The exhaust system is tucked away underneath your vehicle, out of sight and out of mind, making it easy to ignore. You may not even know which parts make up the exhaust system—but now’s the time to learn.
By becoming acquainted with the various exhaust system components, such as the muffler and catalytic converter, you’ll be more in tune with your car. You’ll also be better prepared to talk to your mechanic or select parts for repair if any problems should arise.
Car Exhaust System Components
The exhaust system routes exhaust gases away from the engine and out the vehicle’s tailpipe. A typical modern exhaust system contains the following components:
Exhaust gases leaving the engine first travel through the exhaust manifold. The manifold collects the exhaust gases from the individual ports in the engine’s cylinder head, then routes those gases to the rest of the exhaust system.
Engines with a ‘V’ or flat configuration have two exhaust manifolds (one for each bank of cylinders), whereas inline or straight engines have just one manifold.
The catalytic converter is an emissions control device that converts harmful exhaust gases into water, carbon dioxide, and nitrogen. Some catalytic converters are integrated into the exhaust manifold, whereas others are attached to the vehicle’s exhaust pipe. It’s also worth noting that some cars have just one catalytic converter, while others have as many as four.
Oxygen sensors measure the amount of oxygen (or the concentration of combustibles) in the exhaust gases leaving the engine.
Modern vehicles have both an upstream and a downstream oxygen sensor. Upstream oxygen sensors are located before the catalytic converter, while downstream sensors are located after the converter. There is typically one upstream and one downstream sensor for each of the vehicle’s catalytic converters.
The engine computer, which is often referred to as the powertrain control module (PCM), uses data from the upstream oxygen sensor to regulate the engine’s fuel mixture. Meanwhile, the PCM primarily uses the signal from the downstream oxygen sensor for monitoring the health of the catalytic converter.
Various exhaust pipes connect the parts of the exhaust system together. The pipes are often made from aluminized or stainless steel to protect against rust and corrosion.
Muffler and Resonator
The tailpipe is the final link in the exhaust system—it routes the exhaust gases, which have been cleaned up by the catalytic converter, away from the vehicle and into the atmosphere.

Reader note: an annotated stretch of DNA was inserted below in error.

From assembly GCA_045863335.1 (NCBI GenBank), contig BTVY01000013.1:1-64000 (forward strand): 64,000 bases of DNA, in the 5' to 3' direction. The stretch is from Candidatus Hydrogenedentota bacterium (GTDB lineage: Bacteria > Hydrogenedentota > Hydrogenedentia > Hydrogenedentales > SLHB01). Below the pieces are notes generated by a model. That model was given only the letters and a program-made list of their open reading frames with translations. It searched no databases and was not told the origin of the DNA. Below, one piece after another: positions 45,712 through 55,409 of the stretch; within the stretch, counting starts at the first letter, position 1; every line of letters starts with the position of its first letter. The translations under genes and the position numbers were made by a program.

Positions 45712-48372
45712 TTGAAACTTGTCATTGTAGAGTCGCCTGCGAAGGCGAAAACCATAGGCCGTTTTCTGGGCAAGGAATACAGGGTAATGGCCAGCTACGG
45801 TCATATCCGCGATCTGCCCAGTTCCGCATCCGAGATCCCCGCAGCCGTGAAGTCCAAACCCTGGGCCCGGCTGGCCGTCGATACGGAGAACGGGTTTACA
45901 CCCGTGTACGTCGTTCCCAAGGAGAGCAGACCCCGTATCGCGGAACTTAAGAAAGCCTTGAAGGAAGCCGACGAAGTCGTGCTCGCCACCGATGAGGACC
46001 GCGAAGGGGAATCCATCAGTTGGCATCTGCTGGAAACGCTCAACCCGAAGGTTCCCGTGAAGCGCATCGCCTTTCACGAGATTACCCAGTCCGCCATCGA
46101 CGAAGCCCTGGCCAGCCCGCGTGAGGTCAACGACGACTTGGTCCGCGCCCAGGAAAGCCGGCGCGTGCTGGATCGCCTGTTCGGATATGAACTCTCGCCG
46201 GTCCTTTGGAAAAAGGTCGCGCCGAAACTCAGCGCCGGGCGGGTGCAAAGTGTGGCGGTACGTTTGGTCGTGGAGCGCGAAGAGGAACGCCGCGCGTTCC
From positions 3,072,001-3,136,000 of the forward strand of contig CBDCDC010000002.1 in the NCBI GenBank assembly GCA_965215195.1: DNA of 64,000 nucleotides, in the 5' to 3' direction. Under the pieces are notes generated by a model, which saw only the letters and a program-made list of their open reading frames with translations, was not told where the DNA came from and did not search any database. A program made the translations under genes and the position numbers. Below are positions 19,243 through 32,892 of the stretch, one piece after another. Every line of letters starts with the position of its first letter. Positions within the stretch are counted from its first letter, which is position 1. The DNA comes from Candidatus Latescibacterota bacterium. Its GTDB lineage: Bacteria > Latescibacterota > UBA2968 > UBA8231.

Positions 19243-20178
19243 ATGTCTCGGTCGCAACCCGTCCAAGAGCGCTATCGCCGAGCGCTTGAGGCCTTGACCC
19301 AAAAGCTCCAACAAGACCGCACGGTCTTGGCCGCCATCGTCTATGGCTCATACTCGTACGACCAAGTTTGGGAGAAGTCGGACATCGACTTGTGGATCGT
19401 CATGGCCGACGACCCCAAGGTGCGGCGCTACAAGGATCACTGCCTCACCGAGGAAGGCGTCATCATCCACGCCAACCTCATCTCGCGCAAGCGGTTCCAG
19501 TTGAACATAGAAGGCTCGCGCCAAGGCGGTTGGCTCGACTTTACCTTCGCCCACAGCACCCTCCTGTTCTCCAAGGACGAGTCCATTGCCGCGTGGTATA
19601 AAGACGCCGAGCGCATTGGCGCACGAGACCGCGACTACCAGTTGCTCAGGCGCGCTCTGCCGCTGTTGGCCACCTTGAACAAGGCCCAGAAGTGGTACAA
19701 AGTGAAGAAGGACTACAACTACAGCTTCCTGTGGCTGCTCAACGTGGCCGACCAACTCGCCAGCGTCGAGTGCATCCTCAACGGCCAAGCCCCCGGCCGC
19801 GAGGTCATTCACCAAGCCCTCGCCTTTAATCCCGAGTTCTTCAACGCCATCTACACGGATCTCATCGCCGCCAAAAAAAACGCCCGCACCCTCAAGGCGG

Miscellaneous Exhaust System Components (Gaskets, Heat Shields, and Hangers)
Many people forget about the miscellaneous bits and pieces found throughout the exhaust system. For example, there are gaskets that seal the individual exhaust system components to one another.
There are also heat shields that protect the vehicle—and objects directly beneath it—against the heat from the exhaust system. Plus, there are hangers that serve as mounting points for the various exhaust components.
Common Exhaust System Problems
Like any part of your vehicle, the exhaust system can eventually have issues. The most common problems include:
Over time, the various components found within the exhaust system can develop leaks. An exhaust system leak is a serious problem because it can expose you to deadly carbon monoxide. Furthermore, a leaking exhaust system can cause the oxygen sensors to interpret a false lean condition, potentially leading to engine performance problems and an illuminated check engine light.
Parts of the exhaust system can become obstructed due to impact damage or upstream engine problems. When the system becomes clogged, it creates excessive back pressure, effectively choking the engine. As a result, the vehicle may exhibit problems, such as lack of acceleration, hard starting, and an illuminated check engine light.
The heat shields in an exhaust system can become loose due to impact damage or missing fasteners. When this happens, you’ll likely hear a metallic rattling noise coming from the undercarriage.
Also, the exhaust hangers can become worn, allowing the exhaust system components to move around and cause clunking or banging noises.